In December, we made a team pilgrimage to the Matrix Drilling Products facility in Lewisburg, Tennessee, to see progress on FRS modifications and conduct some tests of the recently modified screen shaker. Matrix is one of our critical partners in development of RAID’s drilling technology. We got to see some of the new custom tooling they’ve fabricated for RAID and made a walk-through of the FRS to check out the upgrades completed so far. Then things got a little shaky.

First, we got to tour the Matrix design and production facilities, where they turn raw steel tubing into finely machined parts for the drilling industry. Matrix employs highly skilled machinists and welders, and they’re also using robotic tools more and more.

A stack of new drilling components fresh from milling.

Next, we checked out the new gear. During our field trials in Antarctica, we found that some off-the-shelf parts more commonly used on commercial drilling platforms are over-engineered for RAID. We don’t have the benefit of support vehicles, cranes, and shackles, so everything must be moved around and installed by hand. Some parts are simply too heavy and too cumbersome. So, we re-designed key components like the fluid diverter and swivel to get the job done and to be lightweight for more nimble handling.

AJ checks out the new diverter and likes what he sees. It’s a fraction of the size and weight of our original unit. Plus, it’s much easier to install and service.

Our new diverter, a unit to control fluid flow between the drill rig and the drill pipe.

Our new custom swivel, which threads onto the drill string and routes fluid to the fluid separation system while the drill is turning. This design has an improved flow path and is optimized for light weight.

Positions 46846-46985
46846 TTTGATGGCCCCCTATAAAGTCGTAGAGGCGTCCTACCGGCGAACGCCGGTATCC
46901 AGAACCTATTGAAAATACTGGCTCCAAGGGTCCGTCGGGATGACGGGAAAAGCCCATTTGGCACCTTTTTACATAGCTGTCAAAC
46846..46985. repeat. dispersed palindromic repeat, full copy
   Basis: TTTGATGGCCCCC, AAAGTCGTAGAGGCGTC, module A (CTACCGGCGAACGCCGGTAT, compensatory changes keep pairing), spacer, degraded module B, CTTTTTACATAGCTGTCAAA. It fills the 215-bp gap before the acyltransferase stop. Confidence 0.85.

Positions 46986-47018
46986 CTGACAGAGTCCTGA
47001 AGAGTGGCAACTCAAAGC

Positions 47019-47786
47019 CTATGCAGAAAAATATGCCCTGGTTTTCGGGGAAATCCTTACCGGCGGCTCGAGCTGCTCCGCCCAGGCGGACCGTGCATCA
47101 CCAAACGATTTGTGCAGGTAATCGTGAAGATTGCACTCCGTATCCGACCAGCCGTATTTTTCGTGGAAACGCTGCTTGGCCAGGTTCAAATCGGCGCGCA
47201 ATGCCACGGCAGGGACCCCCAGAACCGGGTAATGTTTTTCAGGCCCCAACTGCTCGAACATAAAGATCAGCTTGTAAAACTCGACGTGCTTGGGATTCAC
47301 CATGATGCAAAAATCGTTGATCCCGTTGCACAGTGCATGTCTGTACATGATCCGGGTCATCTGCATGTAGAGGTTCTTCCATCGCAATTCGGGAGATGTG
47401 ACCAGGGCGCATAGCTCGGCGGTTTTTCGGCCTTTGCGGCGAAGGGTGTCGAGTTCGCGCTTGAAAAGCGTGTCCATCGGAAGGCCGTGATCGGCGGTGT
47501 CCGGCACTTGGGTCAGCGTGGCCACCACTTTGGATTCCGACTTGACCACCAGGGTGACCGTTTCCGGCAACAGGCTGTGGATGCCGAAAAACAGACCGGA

One of the key components needing some attention is our screen shaker, used for initial separation of ice cuttings from drilling fluid. In our Antarctic field trials, we had problems getting the shaker to work as expected, at least partly due to the warm conditions at Minna Bluff and the tendency for the fine mesh screens to clog up with re-frozen water ice. We also wanted to improve the way fluid moved through the shaker box, how we control the shaker’s eccentric movements, and how screens are held in the unit. All of this required some physical tests, but how do we do that in the relatively warm climate of Tennessee?

The answer is to rent a large walk-in ‘reefer’ (freezer) and move the shaker. That required doing some electrical work, setting up a closed-loop circulation system with pumps and large temporary tanks, buying a large tote of Estisol, making ice shavings, and getting everything cold. Our lead engineers for the shaker tests, Steve and Kira, were very creative and able to get as close as possible to real-world test conditions with a freezer temperature of about -15°F.

Steve explains the modifications they’ve made to the shaker unit as we get ready for the first test.


This is what we like to see — fairly dry, cakey cuttings falling off the edge of the screens into the melting tank below. The goal is to get as much fluid to pass through the screens and go back into circulation without overloading the melting tank.


Steve, Thor and Jeff watch intently as the next slug of fluid and ice cuttings come across the screens.


Thor checks out the exposed guts of the shaker to see how well it’s working.


Despite needing to stand in the cold for long periods, Steve is focused on output from the shaker.

In between runs with the shaker, we went over designs for other pieces of equipment and looked at progress inside the FRS. It was fun to see the FRS parked on the grass outside past stacks of metal tubing waiting to be processed.

The FRS module sits outside, looking past drill pipe blanks.

The Matrix team has contributed a lot to the RAID project. Not only are they talented engineers and mechanical designers, but their fabrication finish is of high quality. For us, however, as an experimental R&D project, they really excel at listening to our input, coming up with unique designs, staying flexible, and showing a willingness to experiment with and analyze the results of testing. They don’t shy away from unexpected or poor results, but rather look for new ways to tackle a problem. Kudos to Matrix!

Kira, Steve and Chris are RAID’s key partners at Matrix.

With completion of the shaker tests, we can start putting all the various components back into place. Next come some modifications to the Estisol supply tanks and hose routings, as well as study of the glycol loop that provides heat to the melting tank. More to come!

Photos by John Goodge.

The views expressed here are personal reflections that do not represent either the RAID project or the National Science Foundation.